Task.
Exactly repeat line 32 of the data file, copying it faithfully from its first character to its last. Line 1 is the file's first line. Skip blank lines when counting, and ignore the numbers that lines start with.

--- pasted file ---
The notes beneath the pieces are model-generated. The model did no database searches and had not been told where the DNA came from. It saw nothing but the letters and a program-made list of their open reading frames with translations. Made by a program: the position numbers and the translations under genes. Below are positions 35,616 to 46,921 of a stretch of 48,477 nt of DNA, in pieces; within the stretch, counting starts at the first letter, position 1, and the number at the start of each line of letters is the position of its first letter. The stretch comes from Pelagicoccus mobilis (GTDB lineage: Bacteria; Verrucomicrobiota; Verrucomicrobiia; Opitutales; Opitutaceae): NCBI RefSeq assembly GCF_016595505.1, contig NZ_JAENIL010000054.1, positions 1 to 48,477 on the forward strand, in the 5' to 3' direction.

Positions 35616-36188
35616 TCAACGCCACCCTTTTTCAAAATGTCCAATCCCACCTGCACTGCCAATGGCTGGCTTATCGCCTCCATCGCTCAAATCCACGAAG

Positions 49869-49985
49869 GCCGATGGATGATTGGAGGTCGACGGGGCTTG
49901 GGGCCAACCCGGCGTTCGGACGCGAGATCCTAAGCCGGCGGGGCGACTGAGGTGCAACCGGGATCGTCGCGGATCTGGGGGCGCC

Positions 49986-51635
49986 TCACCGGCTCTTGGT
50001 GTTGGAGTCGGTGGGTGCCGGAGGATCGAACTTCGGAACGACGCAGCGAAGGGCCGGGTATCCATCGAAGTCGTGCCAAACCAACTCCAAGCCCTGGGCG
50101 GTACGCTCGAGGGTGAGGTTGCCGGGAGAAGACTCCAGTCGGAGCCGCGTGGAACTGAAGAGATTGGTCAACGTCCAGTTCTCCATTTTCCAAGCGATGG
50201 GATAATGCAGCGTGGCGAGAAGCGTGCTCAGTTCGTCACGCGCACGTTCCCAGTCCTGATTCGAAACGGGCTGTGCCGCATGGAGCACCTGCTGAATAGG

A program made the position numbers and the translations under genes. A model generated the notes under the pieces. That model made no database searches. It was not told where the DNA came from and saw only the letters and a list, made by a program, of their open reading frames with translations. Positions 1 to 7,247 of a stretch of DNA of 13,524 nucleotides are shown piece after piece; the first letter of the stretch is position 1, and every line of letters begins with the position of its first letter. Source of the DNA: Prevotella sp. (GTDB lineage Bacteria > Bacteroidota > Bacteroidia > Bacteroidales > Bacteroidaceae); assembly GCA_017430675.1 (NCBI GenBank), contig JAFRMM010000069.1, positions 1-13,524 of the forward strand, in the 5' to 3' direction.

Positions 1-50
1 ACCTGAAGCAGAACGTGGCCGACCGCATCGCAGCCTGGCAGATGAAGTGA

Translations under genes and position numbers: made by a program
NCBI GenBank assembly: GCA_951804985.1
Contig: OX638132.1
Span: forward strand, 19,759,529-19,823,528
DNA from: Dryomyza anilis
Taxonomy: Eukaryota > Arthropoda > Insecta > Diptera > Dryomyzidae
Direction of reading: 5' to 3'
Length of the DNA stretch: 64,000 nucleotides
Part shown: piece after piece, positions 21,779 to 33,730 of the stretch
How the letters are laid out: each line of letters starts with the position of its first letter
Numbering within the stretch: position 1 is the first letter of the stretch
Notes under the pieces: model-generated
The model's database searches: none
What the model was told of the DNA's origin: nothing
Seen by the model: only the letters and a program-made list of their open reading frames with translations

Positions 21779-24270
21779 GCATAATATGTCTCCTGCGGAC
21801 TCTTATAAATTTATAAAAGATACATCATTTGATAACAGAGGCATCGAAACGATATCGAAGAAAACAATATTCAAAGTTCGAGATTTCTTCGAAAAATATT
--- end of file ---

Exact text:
21801 TCTTATAAATTTATAAAAGATACATCATTTGATAACAGAGGCATCGAAACGATATCGAAGAAAACAATATTCAAAGTTCGAGATTTCTTCGAAAAATATT